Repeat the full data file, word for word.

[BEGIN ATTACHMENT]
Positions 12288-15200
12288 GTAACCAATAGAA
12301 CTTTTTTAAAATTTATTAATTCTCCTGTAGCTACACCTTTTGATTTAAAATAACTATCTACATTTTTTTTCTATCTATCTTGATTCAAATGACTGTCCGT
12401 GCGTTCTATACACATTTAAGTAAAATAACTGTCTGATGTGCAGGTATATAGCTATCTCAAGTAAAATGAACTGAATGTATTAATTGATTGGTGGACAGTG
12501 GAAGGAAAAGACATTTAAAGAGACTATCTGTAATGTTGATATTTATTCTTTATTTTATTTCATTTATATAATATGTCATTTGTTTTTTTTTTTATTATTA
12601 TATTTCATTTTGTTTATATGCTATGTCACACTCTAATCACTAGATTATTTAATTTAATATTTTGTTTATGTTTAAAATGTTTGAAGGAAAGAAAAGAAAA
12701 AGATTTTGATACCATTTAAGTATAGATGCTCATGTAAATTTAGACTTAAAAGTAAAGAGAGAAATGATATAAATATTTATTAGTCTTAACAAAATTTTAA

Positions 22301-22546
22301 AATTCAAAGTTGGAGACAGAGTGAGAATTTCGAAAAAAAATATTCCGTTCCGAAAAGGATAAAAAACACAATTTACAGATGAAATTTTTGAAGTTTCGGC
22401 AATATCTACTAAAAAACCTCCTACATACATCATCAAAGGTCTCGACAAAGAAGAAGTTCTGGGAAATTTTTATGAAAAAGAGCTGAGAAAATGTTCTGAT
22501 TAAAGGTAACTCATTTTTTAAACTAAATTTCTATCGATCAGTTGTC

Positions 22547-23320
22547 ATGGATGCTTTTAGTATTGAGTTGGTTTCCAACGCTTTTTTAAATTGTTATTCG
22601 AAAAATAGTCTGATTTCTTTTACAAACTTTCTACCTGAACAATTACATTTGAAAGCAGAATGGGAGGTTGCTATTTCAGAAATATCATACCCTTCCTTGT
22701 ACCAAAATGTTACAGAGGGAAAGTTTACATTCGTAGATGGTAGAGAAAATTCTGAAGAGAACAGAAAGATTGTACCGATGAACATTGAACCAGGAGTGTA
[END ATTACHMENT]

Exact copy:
Positions 12288-15200
12288 GTAACCAATAGAA
12301 CTTTTTTAAAATTTATTAATTCTCCTGTAGCTACACCTTTTGATTTAAAATAACTATCTACATTTTTTTTCTATCTATCTTGATTCAAATGACTGTCCGT
12401 GCGTTCTATACACATTTAAGTAAAATAACTGTCTGATGTGCAGGTATATAGCTATCTCAAGTAAAATGAACTGAATGTATTAATTGATTGGTGGACAGTG
12501 GAAGGAAAAGACATTTAAAGAGACTATCTGTAATGTTGATATTTATTCTTTATTTTATTTCATTTATATAATATGTCATTTGTTTTTTTTTTTATTATTA
12601 TATTTCATTTTGTTTATATGCTATGTCACACTCTAATCACTAGATTATTTAATTTAATATTTTGTTTATGTTTAAAATGTTTGAAGGAAAGAAAAGAAAA
12701 AGATTTTGATACCATTTAAGTATAGATGCTCATGTAAATTTAGACTTAAAAGTAAAGAGAGAAATGATATAAATATTTATTAGTCTTAACAAAATTTTAA

Positions 22301-22546
22301 AATTCAAAGTTGGAGACAGAGTGAGAATTTCGAAAAAAAATATTCCGTTCCGAAAAGGATAAAAAACACAATTTACAGATGAAATTTTTGAAGTTTCGGC
22401 AATATCTACTAAAAAACCTCCTACATACATCATCAAAGGTCTCGACAAAGAAGAAGTTCTGGGAAATTTTTATGAAAAAGAGCTGAGAAAATGTTCTGAT
22501 TAAAGGTAACTCATTTTTTAAACTAAATTTCTATCGATCAGTTGTC

Positions 22547-23320
22547 ATGGATGCTTTTAGTATTGAGTTGGTTTCCAACGCTTTTTTAAATTGTTATTCG
22601 AAAAATAGTCTGATTTCTTTTACAAACTTTCTACCTGAACAATTACATTTGAAAGCAGAATGGGAGGTTGCTATTTCAGAAATATCATACCCTTCCTTGT
22701 ACCAAAATGTTACAGAGGGAAAGTTTACATTCGTAGATGGTAGAGAAAATTCTGAAGAGAACAGAAAGATTGTACCGATGAACATTGAACCAGGAGTGTA